A Dance With Dread

A Dance With Dread

Posted on October 26, 2023 at 2:25 pm by Charles de Lacy

I am an honest man. Yes, I’m a loquacious man, a vain man, and, it’s been said, an egotistical man. But, for the most part, I am an honest man.

Ordinarily this wouldn’t prove such a startling admission, but within the industry I operate, honesty and clarity of thought are not desirable traits. No, bravado and aggression are the currency of my profession. Just look at Shane Reynold’s latest production. All fire and brimstone!

But I get it.

Week after week, my fellow competitors use this platform to vent their spleen through gritted teeth, boasting of the barbarous acts they intend to inflict on their opponents. They rhapsodise about their Herculean strength, their superhuman threshold for withstanding pain. They belittle and demean with acid tongues and scornful words. But they never talk about the nagging self-doubt. About the fear.

Then again, who can blame them? Once you allow that particular fox in the hen house you risk it wreaking havoc, swiftly and silently dismantling the fruits of your labour. We’ve all seen it happen. The all-conquering prizefighter, on acknowledging his frailties, suddenly falters. His vulnerabilities exposed, each subsequent blow chips away at his legacy of invincibility until finally he’s just another grizzled veteran relegated to the scrapheap of forgotten ex-champions. A punch-drunk sob story.

Well, I’ve never been one to swim with the tide. What’s more, at the ripe old age of 45 any notions of invincibility have long since deserted me.

So allow me to be frank.

Shane Reynolds scares me.

There. I said it.

The mask, the entourage, the… unremitting darkness. The man I am scheduled to face In God’s House puts the fear of God in me.

I’ve encountered bigger opponents, certainly. I’ve even encountered those more technically gifted. I have, however, rarely encountered an opponent with seemingly so little to lose.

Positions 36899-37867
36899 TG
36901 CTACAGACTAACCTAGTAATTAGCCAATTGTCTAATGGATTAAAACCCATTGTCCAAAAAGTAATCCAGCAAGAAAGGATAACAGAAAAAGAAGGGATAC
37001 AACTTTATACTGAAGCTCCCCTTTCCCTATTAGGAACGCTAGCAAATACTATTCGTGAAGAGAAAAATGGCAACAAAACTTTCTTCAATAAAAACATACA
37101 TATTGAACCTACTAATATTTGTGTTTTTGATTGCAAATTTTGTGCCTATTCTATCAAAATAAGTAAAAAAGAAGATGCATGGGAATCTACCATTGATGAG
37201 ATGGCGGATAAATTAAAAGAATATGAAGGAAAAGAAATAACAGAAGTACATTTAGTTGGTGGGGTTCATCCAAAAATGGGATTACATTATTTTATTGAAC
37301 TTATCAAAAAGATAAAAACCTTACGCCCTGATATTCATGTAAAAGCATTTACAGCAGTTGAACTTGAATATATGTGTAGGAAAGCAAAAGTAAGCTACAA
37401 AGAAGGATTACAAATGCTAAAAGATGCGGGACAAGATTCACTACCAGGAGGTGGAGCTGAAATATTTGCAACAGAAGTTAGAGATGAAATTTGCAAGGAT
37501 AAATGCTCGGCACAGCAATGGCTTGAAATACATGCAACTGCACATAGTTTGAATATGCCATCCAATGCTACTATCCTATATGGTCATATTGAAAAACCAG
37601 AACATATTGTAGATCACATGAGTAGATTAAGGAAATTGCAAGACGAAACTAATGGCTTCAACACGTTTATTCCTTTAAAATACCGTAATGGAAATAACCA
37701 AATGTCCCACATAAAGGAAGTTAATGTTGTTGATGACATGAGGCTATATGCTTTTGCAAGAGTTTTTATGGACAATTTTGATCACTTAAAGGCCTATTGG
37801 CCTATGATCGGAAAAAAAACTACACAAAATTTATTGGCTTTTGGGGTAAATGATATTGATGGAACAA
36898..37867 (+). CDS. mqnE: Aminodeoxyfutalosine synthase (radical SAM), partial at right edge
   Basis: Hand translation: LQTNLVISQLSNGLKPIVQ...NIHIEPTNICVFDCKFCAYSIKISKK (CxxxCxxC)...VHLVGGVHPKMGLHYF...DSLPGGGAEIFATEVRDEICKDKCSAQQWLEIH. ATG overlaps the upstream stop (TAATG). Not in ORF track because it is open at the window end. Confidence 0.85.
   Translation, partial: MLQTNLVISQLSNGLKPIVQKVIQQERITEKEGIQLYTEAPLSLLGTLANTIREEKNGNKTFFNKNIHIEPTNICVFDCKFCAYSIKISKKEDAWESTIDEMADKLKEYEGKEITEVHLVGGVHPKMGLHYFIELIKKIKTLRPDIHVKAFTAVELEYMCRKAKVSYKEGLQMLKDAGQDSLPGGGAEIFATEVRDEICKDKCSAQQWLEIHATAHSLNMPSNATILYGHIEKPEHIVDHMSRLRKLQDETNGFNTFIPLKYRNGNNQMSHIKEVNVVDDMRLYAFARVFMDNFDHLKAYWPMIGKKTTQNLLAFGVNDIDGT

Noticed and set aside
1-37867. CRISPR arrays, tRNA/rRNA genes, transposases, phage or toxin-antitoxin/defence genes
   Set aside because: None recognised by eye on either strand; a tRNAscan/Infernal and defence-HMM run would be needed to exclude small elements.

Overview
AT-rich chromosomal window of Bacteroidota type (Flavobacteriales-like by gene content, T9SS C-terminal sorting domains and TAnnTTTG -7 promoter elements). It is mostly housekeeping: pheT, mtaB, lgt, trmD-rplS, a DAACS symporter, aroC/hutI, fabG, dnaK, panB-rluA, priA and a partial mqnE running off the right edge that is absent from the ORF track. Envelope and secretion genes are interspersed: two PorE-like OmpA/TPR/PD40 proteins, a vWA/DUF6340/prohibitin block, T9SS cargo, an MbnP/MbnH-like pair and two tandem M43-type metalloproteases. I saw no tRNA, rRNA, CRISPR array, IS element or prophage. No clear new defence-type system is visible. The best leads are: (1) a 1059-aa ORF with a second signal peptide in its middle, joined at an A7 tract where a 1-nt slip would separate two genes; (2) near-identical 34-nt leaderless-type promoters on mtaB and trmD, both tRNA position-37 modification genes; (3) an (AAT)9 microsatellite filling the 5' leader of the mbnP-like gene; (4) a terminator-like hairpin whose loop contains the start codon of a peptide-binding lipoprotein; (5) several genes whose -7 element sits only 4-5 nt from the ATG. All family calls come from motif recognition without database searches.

That’s not a dig, Shane. If anything, it’s a compliment.

As you took great pains to tell me, you have achieved far greater things in HOW than I. Your tenure is a litany of battles fought and titles won, and the ruthless reputation you’ve crafted is truly something to behold. You’ve danced with demons, faced the darkness, and emerged from the ashes with a self-appointed crown of thorns. A martyr for this company. As such, you can afford to risk it all, to throw caution to the wind, solely by virtue of the fact that you’ve been to the mountaintop, and you’ve stared into the abyss.

And that, Shane, makes you a threat unlike any other I’ve faced before.

You’ve made fear your playground. Psychological warfare, a realm where you reign supreme, threatens to turn a fair fight into a murky battle. And honestly, it’s got me questioning myself.

Will my technical skills cut it against a menace like you, or am I going to have to descend into the chaos and brawl with the beast in its lair? It’s a style I’m capable of, but I can’t help but feel that by veering away from the finesse I hold dear, I will be playing into your hands. Fighting you on your terms. Ever since this match was scheduled, I’ve had a recurring vision of you and I trading blows in a dark alley of uncertainty, and it sends shivers down my spine.

So I’m scared, Shane.

But fear, as they say, is the great equaliser. It strips away the facade, lays bare the soul, and reveals the essence of a man. It’s a mirror reflecting the reality that many in this industry shy away from: that we’re all fallible. No one is unbeatable – not even the demonic Shane Reynolds.

Fear isn’t the enemy; complacency is. The lack of fear, the illusion of invincibility, that’s the real adversary. It breeds stagnation, arrogance, a blindness to the evolving nature of this brutal sport we love.